More Brother Rides… opens the album with a lazy swing, chewing grass, playing guitar on a hammock. Piano, tiny wah-wah squelches and a full band sound here. It’s sung in the first person plural while Oldham delineates ‘us’ from ‘them’ as he brings up a collection of fractured memories – “a halting way of talking” – caught in a series of disparate images. The memory of the past – “such younger folk as we” – is triggered by mention of the stars. But memories are blurred, not fully retrievable – “in the half-light.” From this I gather these lyrics read as a kind of personal code that only someone who’s shared these memories with Oldham, a brother say, could comprehend, especially when he sings “We are around near the railroad track / Checking out the thundering / Names you call could have been ours / To call and live among them.” Decay and ruin prevail: “We’re busted up, so ragged down / And kissing and subsisting / Our eyes glint wild and roll around / And the dog, he whines insisting.” Oldham pushes his luck a little far though when he rhymes “unrecognizable” with “rebaptizable” – the lyric falls apart at this point and nearly threatens to undermine the whole song which is verse-linked so tenuously already. If it wasn’t for the fact that the singing, musicianship and melody somehow support the slipshod rhyming so well, I’d call this song a fail–it’s anything but. The singing gets beautifully worked up over certain lines in this song, as the tune and instrumentation builds—hey we even get an organ line at one point. Oldham doesn’t just do the whole warble thing with his voice, but uses it to his advantage on lines where it makes most sense such as the one about “a halting way of talking.” Great opener. The song was re-recorded for Sings Greatest Palace Music (2005).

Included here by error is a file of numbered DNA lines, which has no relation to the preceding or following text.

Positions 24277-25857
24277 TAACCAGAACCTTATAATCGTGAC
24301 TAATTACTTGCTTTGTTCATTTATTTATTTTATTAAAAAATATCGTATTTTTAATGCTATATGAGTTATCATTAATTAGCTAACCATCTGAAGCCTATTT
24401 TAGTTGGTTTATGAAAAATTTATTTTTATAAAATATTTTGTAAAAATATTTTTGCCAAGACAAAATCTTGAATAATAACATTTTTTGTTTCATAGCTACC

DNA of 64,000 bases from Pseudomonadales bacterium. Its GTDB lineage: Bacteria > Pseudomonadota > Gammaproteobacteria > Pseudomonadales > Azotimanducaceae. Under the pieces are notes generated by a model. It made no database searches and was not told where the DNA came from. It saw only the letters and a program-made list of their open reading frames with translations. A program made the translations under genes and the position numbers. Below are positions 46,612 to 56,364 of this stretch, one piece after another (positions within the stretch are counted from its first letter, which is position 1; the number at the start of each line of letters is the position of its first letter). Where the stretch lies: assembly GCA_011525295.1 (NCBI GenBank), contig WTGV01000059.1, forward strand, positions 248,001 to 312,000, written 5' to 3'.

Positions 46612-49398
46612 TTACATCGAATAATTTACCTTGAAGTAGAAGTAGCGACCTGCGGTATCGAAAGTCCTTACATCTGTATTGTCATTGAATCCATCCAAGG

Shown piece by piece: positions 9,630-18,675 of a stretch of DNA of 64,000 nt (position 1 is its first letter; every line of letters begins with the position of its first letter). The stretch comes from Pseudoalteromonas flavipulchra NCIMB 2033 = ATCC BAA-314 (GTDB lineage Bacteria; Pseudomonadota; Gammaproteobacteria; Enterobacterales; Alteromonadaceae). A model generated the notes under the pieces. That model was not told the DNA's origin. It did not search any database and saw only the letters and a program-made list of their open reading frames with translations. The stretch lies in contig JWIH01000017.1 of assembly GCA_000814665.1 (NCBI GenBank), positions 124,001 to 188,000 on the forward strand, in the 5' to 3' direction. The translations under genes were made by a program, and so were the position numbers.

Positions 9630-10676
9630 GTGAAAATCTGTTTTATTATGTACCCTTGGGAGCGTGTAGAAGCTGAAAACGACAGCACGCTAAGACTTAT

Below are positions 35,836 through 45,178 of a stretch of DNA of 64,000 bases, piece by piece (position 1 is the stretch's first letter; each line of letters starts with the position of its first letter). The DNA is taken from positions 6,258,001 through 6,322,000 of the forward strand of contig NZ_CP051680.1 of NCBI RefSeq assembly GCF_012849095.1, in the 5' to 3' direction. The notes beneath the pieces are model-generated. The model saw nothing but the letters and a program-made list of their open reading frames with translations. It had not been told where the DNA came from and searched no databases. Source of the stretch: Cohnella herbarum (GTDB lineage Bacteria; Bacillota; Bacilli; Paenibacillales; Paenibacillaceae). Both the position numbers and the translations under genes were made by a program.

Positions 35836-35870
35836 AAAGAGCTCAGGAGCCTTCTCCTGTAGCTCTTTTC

Viva Ultra… is slow, pensive, with tiny snippets of guitar, and reminds me of the Cure’s Seventeen Seconds in terms of its low melancholic unassuming sound. Yet again, Oldham separates “we” from “you” when he asks here, “Are you jealous … / Are you wary? / Are you mammals? / Do you eat and drink the same as we do?” But “it’s okay not to say.” What amazes me about this song is the way in which Oldham manages to sing his words as though it’s a perfectly natural way of communicating—there’s no awkward fitting lines to the melody, everything seems to go together hand in glove, and Oldham never once sounds like he’s straining with the words or lines, but tosses them out with casual abandon, as if you’re completely on his wavelength. There’s conflict in this song—Oldham sings about some female, his “lifeblood” but about whom he questions himself, “Do I hate her?” and later, “when I wake up / I do not ask her.” Things remain vague though, the empty pronoun “it” is used without grammatical antecedent, “and so it’s this way / That we start our day today.” What is it? What is this way? Why is he conflicted towards her? It’s all very minimalist, yet between the brief organ fills and minimal guitar parts we get just enough pieces to fill in a pretty cool melody, which intensifies for very brief moments. This is also included on Sings Greatest Palace Music (2004).